OT-Which version of Linux is best?

OOPS - didn't get Emacs from JPL - that was PEARL. But that is an pearl of a different question.

Martin

Reply to
lionslair at consolidated dot
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O.K. Perl was originated by the same fellow who wrote the newsreader trn -- Larry Wall. Back in the early days, in the man pages, near the front, he stated "PERL stands for "Practical Extraction and Report Language". However, near the end, in the "BUGS" section (which used to be a standard part of all unix man pages), "Don't tell anyone, but PERL *really* stands for "Pathologically Eclectic Rubbish Lister". He took features of every language which he had used and rolled them all together into perl, making it possible for people to write almost reasonable programs in it based on what they knew of other languages. I remember one of the users who had taken a perl script and tried to make it do what she wanted (without noticing that it was in perl), had written using AWK syntax -- and it *almost* worked. :-)

It was first released in comp.unix.sources quite some time ago.

Emacs, IIRC, was written by RMS (Richard M Stallman) -- and the name comes from "Editor MACros", as it was first implemented as a set of macros for a different editor -- before it split off on its own.

Jove is a nice subset of emacs, with no built-in Lisp interpreter, and limited (unless you re-compile after editing the source) to line no longer than 2048 bytes long. Emacs will edit

  • anything*, including binary files, and (if you have the proper privileges) even edit a raw directory to clean up bad characters in filenames -- such as '/' embedded in filenames by a Mac using a NFS filesystem from a unix server. (The only other *totally* illegal character in a filename is a null -- though there are some which can be quite inconvenient. :-)

And -- jove is close enough to emacs in the command set so switching back and forth is fairly painless.

I'm not sure what joe is like as an editor.

Enjoy, DoN.

Reply to
DoN. Nichols

Cool -

I noticed in the back of my Perl manual (an early one - nutshell) Larry Wall was at the time a programmer at the JPL. He authored rn and 'patch' and perl. metaconfig that writes config files as well. The last time I heard of Wall, he had just been sued by INTEL as he was a consultant to them on scripts and the internet - he showed the IT group how open their network was and got in hack several times. Then he flat broke in from the outside and showed them what was possible. He found out what would be done... Oh - I have a 'first printing' :-) My March 1987 Emacs - a sixth edition, version 18... GNU Emacs - Written in C and has a Lisp Interpreter. Like the LIFE 'game' that is bundled. I have emacs for windows - other computer now. It was in a download support site for Emacs and was still active a few years ago.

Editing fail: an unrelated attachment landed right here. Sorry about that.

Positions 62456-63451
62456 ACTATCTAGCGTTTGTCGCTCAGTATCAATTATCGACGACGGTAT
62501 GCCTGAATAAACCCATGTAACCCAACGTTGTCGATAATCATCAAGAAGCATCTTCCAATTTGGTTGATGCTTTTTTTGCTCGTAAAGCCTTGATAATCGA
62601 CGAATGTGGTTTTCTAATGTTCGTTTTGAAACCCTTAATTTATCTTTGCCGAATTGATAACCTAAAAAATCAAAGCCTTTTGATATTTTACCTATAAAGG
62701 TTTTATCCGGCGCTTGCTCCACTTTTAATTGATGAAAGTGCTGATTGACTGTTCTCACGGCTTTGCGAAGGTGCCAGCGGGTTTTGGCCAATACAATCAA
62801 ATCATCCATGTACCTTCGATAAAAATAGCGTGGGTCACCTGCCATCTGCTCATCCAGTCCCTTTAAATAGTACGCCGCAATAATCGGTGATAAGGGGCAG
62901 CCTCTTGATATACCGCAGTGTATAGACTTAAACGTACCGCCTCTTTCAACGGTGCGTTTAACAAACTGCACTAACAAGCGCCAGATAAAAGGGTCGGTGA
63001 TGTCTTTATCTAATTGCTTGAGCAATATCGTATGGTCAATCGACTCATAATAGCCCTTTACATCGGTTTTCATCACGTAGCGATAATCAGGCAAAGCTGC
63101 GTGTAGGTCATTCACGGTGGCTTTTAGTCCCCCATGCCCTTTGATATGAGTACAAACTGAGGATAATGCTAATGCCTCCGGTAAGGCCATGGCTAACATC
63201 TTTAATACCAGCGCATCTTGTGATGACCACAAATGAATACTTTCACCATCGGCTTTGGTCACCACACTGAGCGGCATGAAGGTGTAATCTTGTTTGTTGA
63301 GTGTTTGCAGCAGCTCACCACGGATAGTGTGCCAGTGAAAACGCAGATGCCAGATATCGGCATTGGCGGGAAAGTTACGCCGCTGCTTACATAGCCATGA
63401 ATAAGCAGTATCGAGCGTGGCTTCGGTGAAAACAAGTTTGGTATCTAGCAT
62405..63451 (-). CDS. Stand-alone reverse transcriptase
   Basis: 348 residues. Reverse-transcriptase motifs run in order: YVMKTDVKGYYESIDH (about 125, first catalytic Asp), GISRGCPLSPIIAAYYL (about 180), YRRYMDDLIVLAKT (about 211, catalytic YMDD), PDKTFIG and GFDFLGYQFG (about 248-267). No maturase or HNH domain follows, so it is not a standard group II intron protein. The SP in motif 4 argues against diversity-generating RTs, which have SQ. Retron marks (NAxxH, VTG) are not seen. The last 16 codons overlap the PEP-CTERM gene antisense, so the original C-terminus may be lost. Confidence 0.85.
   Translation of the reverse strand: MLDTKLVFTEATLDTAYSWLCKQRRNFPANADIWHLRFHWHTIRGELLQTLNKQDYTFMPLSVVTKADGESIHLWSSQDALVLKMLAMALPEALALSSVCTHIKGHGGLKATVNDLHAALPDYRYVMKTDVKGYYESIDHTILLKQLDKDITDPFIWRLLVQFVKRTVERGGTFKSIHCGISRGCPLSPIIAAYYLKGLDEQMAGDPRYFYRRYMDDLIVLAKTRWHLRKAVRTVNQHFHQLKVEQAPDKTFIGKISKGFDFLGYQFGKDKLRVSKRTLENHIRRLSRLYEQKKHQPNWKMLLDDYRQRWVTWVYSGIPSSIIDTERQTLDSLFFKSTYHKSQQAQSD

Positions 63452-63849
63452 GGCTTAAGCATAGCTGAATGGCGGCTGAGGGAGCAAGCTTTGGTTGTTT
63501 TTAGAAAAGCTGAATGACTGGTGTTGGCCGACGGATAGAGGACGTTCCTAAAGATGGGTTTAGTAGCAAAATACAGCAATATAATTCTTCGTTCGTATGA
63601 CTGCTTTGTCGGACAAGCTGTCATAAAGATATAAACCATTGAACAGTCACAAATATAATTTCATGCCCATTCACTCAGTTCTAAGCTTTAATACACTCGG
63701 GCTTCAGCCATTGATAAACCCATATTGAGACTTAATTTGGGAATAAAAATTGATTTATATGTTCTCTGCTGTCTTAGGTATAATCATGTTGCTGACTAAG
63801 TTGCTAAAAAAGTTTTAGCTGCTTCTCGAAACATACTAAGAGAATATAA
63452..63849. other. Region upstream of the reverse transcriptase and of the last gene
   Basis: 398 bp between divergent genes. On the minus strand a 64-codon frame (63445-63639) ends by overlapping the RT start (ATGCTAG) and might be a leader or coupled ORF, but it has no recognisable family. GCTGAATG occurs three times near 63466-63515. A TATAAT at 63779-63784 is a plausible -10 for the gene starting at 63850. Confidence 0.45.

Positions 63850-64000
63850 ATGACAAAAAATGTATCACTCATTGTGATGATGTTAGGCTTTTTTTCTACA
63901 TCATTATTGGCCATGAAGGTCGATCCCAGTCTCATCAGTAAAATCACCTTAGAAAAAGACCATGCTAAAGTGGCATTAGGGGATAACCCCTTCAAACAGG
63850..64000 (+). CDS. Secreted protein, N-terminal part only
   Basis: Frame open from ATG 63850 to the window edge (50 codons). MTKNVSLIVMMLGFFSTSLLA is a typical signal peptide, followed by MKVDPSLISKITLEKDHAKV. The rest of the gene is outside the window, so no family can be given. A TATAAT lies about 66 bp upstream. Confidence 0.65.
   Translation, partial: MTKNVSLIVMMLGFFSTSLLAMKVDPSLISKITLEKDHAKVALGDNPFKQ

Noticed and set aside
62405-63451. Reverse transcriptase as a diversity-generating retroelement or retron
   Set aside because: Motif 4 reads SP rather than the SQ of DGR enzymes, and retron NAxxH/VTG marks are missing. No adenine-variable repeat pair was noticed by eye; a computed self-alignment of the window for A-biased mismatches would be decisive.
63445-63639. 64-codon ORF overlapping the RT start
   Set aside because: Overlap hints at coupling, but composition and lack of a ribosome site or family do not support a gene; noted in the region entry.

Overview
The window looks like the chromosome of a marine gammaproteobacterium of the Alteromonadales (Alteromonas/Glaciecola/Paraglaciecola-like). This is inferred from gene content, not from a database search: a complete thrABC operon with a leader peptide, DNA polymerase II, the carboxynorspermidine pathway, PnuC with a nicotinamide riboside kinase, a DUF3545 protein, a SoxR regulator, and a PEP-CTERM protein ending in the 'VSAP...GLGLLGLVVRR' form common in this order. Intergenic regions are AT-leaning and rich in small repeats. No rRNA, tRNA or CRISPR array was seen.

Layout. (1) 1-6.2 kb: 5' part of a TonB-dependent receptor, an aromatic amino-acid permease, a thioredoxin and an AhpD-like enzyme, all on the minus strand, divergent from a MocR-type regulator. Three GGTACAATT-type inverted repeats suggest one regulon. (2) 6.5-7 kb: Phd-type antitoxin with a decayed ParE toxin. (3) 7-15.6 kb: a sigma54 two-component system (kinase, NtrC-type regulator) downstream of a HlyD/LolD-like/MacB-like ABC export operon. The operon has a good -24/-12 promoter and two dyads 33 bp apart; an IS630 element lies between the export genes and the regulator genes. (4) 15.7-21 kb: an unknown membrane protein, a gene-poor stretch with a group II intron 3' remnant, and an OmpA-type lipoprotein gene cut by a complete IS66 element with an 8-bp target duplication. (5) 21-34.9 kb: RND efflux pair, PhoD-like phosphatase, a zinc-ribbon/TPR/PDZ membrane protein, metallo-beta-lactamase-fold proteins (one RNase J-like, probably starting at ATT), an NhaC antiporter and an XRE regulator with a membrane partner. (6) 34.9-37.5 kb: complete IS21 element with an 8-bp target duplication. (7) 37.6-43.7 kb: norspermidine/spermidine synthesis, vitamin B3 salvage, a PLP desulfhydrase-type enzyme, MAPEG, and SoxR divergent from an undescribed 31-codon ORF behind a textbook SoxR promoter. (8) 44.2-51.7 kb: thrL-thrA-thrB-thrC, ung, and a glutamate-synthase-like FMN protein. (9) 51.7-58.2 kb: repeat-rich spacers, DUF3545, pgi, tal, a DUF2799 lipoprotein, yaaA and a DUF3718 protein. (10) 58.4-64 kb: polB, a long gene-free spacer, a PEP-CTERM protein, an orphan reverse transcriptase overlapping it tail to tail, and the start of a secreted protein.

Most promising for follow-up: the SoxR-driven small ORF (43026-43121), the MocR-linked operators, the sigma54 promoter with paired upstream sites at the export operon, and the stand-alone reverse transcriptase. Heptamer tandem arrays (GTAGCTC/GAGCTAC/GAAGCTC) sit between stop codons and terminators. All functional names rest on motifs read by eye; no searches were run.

Martin

Reply to
lionslair at consolidated dot

Martin Eastburn wrote: ...

... Wrong. Randal Schwartz (not Wall) was convicted of felonies at Intel. Schwartz was co-author with Wall on the first edition of "Programming perl". He is not a co-author on current edition.

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Reply to
James Waldby

Difficult question to answer, especially in a metalworking newsgroup, because different distros offer different capabilities, or strong points and weak points. Most people haven't tried all of the distros available so they can only offer you opinions about the ones they use. This always leads to arguments about which is "best."

You'd do better to read a site like

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which has reviews on a number of different Linux distros with comparisons.

Reply to
Artemia Salina

Thanks for the correction - I seem to recall that now. Now I'm surprised he was working with Intel. He wasn't a programmer of sorts - but an operator of sorts. Quote: "Randal L. Schwarz is an eclectic tradesman and entrepreneur, making his living through software design, technical writing, system administration, security consultation and video production." I suppose he could program and use computers from some of the jobs he held.

Martin

Reply to
lionslair at consolidated dot

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